Protesting property tax appraisal

Discussion in 'Horn Depot' started by Dionysus, May 7, 2014.

  1. Dionysus

    Dionysus Admin Admin

    Does anyone have experience in successfully protesting property tax appraisals?

    Mine jumped $15,000 from last year, although the current appraisal is still way below market value for comparable homes in the neighborhood. My next door neighbor just sold for $30,000 more than my current appraisal, and I know my home is worth more than theirs.

    I'm just trying to minimize the tax burden, obviously.

    Thanks.
     
  2. busterbrown16

    busterbrown16 1,000+ Posts

    I do have some experience with this and was a bit surprised by my experience. First off, I am in Dallas so dealing with DCAD. I went last year to protest and got comps from a real estate agent. The immediate comps did not support my protest so I got a couple houses from the general area but across a major dividing street. I was really surprised when I got with the appraiser and he was prepared with all direct comps within the 2 streets on either side of my street. Obviously, the comp discussion did not go my way. About halfway through we figured out that I went to high school with his brother and asked if he would do me a solid, so he dropped the appraisal from a $30K increase to a $20K increase. Not much, but something.

    It is all coming back this year though as the appraisal went up $37K. I went through the same process to have comps run and found I have an even worse argument this year so I am not going to bother.

    He told me that the easiest way to get the value decreased is to challenge the condition of the house (Very good, good, poor). He said if you came with pictures showing damage to the house, they could decrease that designation and that would lower the appraisal.

    I always felt uncomfortable challenging the condition of the house because it would seem difficult to undo and that would stick with the property if you ever tried to sell. Maybe not. Just not sure.

    Hope this helps. Feel free to PM me if you want more details. Tried to be short and concise.
     
  3. Dionysus

    Dionysus Admin Admin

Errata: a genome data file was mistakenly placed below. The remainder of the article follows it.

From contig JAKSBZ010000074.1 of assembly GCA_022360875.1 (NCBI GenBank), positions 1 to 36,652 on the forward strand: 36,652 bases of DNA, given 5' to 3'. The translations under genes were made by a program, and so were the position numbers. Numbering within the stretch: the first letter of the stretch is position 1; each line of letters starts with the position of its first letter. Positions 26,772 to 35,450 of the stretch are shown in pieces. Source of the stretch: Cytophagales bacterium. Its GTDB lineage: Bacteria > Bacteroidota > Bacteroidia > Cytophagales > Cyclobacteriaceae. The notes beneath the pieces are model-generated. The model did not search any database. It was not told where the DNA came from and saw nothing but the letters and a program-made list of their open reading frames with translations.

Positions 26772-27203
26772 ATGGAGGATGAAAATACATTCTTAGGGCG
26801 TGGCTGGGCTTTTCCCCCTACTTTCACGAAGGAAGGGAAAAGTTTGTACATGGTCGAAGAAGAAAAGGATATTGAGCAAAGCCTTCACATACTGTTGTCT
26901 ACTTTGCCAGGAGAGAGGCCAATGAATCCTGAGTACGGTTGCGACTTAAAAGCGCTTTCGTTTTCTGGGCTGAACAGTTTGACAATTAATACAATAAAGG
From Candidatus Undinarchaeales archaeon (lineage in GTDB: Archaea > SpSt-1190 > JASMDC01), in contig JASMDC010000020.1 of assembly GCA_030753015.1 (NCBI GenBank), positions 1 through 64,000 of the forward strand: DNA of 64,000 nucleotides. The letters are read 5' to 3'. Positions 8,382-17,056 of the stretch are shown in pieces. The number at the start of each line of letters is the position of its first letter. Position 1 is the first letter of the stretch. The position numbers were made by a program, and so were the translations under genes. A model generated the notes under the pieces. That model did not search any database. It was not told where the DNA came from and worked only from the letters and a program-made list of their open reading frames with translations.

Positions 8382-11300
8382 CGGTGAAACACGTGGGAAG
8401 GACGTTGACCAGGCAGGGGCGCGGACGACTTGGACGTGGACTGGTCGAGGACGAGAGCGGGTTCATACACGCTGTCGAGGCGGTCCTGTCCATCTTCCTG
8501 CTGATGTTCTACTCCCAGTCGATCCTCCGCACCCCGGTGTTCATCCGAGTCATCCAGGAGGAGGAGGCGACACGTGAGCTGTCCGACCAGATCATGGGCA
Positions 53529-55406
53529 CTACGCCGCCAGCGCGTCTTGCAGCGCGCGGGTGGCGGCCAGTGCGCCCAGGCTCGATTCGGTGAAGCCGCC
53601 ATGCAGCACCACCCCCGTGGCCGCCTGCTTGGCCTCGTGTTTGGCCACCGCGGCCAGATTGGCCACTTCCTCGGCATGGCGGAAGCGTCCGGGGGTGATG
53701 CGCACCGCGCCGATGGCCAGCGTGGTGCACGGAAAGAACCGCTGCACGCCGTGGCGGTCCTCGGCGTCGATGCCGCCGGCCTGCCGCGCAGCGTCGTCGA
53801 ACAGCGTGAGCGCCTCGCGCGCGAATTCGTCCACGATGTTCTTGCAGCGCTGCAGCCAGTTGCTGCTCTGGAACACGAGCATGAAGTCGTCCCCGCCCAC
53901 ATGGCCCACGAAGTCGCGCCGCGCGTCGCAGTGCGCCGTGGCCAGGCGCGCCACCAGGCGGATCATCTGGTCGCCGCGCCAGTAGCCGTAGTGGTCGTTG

Good insight, busterbrown16 — thank you.

    To be perfectly honest the appraisal on my house is way below what I could sell for today, so I don’t really have a legitimate “complaint” except that I don’t want to pay more taxes.

    I suspect that I am in the same position as you are, with little or nothing to protest about. Our HOA won’t let things be neglected but ultimately that's a good thing.
     
  4. yelladawgdem

    yelladawgdem 2,500+ Posts

    In the 1990's when the housing market was on fire, my Mother went every year to protest her taxes and the apprasial was lowered EVERY time. Not by much, $2,000 to 3,000 or so was about the average. This house is still appraised at less than others in the neighborhood. I think they just dreaded seeing her come in the door with her 6" think file folder! BTW this is Tarrant County.
     
  5. Horns11

    Horns11 5,000+ Posts

    Kind of along the same lines as yelladawg, it's more about your ability to wear them down with tons of paperwork (of which they have to go make copies) than actually getting a ton marked off your appraisal. I don't think I've ever gotten what I've asked for, but that's why I lowball it on purpose.

    I've only helped with appraisal protests in cookie-cutter neighborhoods on purpose... because I can go through the neighborhoods, find the comparable properties, and go nuts printing out everything about the other property's appraisals, averaging them together, showing the condition-to-dollar ratios, etc. It's tougher in older neighborhoods because it's hard to compare properties that don't "look" similar. Our appraisal district (Collin County) likes to keep the protests to 15 minutes. If you get to the end of the clock, they'll usually knock another grand off.

    I also never bother with land value. Not much you can do about that.
     

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